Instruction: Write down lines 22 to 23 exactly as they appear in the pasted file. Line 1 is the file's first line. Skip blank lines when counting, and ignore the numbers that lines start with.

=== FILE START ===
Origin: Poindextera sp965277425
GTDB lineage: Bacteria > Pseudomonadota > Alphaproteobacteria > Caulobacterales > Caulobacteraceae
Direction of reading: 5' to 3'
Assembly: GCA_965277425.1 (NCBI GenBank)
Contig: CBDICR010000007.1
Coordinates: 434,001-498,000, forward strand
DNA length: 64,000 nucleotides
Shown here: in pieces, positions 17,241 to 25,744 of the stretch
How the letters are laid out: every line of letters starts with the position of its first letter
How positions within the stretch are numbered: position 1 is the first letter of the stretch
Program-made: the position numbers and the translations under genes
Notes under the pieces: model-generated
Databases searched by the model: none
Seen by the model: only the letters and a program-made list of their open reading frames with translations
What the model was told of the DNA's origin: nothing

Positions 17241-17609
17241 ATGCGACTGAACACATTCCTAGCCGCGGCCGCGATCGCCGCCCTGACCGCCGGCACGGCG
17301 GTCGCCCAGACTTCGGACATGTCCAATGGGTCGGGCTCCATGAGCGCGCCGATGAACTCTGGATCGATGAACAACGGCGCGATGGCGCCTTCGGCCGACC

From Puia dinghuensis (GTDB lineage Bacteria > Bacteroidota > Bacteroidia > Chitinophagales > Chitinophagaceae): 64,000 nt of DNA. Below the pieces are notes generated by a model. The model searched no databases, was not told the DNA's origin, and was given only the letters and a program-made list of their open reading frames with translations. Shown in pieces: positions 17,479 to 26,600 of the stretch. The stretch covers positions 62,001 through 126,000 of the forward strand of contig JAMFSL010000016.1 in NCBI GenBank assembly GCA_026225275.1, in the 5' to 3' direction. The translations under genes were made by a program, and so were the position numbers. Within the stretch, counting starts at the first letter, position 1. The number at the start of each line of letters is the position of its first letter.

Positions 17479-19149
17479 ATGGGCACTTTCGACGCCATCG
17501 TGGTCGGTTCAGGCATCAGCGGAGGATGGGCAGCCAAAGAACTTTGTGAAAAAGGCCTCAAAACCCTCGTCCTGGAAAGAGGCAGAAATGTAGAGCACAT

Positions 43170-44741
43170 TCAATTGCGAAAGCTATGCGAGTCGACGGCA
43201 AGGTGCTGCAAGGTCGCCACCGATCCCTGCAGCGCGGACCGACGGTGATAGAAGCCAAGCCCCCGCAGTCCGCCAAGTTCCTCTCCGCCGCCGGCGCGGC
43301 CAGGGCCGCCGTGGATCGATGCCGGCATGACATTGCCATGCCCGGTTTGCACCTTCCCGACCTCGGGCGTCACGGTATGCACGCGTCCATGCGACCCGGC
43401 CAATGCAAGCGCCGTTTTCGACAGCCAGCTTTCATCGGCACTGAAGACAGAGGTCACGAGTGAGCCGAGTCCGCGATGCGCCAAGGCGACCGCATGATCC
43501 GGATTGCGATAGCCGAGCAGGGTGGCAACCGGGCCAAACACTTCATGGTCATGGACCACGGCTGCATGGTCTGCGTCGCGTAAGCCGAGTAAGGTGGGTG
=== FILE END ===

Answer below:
17501 TGGTCGGTTCAGGCATCAGCGGAGGATGGGCAGCCAAAGAACTTTGTGAAAAAGGCCTCAAAACCCTCGTCCTGGAAAGAGGCAGAAATGTAGAGCACAT

Positions 43170-44741